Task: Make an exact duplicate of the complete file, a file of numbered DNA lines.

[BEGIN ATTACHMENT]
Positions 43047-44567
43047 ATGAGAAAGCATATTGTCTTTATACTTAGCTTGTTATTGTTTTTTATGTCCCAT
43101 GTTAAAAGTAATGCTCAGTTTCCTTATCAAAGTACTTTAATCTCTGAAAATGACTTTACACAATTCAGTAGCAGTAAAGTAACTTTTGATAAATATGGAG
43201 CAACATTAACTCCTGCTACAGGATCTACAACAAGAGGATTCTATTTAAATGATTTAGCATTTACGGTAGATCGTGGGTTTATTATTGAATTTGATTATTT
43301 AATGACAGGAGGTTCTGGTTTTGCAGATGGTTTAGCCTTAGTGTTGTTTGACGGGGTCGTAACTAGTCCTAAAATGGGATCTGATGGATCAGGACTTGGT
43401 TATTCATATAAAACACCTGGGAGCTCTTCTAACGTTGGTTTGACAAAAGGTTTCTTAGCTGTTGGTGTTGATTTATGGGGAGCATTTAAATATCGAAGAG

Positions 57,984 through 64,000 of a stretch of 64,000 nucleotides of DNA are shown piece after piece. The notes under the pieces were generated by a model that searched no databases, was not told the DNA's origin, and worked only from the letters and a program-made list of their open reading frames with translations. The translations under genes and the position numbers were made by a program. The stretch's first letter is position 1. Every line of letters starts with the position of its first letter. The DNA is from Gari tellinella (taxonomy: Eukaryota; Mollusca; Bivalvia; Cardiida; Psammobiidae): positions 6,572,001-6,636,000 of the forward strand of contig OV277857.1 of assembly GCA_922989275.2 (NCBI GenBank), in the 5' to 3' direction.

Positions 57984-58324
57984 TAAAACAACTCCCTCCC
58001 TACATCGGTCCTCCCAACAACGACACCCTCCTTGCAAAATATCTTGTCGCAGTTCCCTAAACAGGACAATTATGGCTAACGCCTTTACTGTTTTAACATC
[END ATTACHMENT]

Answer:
Positions 43047-44567
43047 ATGAGAAAGCATATTGTCTTTATACTTAGCTTGTTATTGTTTTTTATGTCCCAT
43101 GTTAAAAGTAATGCTCAGTTTCCTTATCAAAGTACTTTAATCTCTGAAAATGACTTTACACAATTCAGTAGCAGTAAAGTAACTTTTGATAAATATGGAG
43201 CAACATTAACTCCTGCTACAGGATCTACAACAAGAGGATTCTATTTAAATGATTTAGCATTTACGGTAGATCGTGGGTTTATTATTGAATTTGATTATTT
43301 AATGACAGGAGGTTCTGGTTTTGCAGATGGTTTAGCCTTAGTGTTGTTTGACGGGGTCGTAACTAGTCCTAAAATGGGATCTGATGGATCAGGACTTGGT
43401 TATTCATATAAAACACCTGGGAGCTCTTCTAACGTTGGTTTGACAAAAGGTTTCTTAGCTGTTGGTGTTGATTTATGGGGAGCATTTAAATATCGAAGAG

Positions 57,984 through 64,000 of a stretch of 64,000 nucleotides of DNA are shown piece after piece. The notes under the pieces were generated by a model that searched no databases, was not told the DNA's origin, and worked only from the letters and a program-made list of their open reading frames with translations. The translations under genes and the position numbers were made by a program. The stretch's first letter is position 1. Every line of letters starts with the position of its first letter. The DNA is from Gari tellinella (taxonomy: Eukaryota; Mollusca; Bivalvia; Cardiida; Psammobiidae): positions 6,572,001-6,636,000 of the forward strand of contig OV277857.1 of assembly GCA_922989275.2 (NCBI GenBank), in the 5' to 3' direction.

Positions 57984-58324
57984 TAAAACAACTCCCTCCC
58001 TACATCGGTCCTCCCAACAACGACACCCTCCTTGCAAAATATCTTGTCGCAGTTCCCTAAACAGGACAATTATGGCTAACGCCTTTACTGTTTTAACATC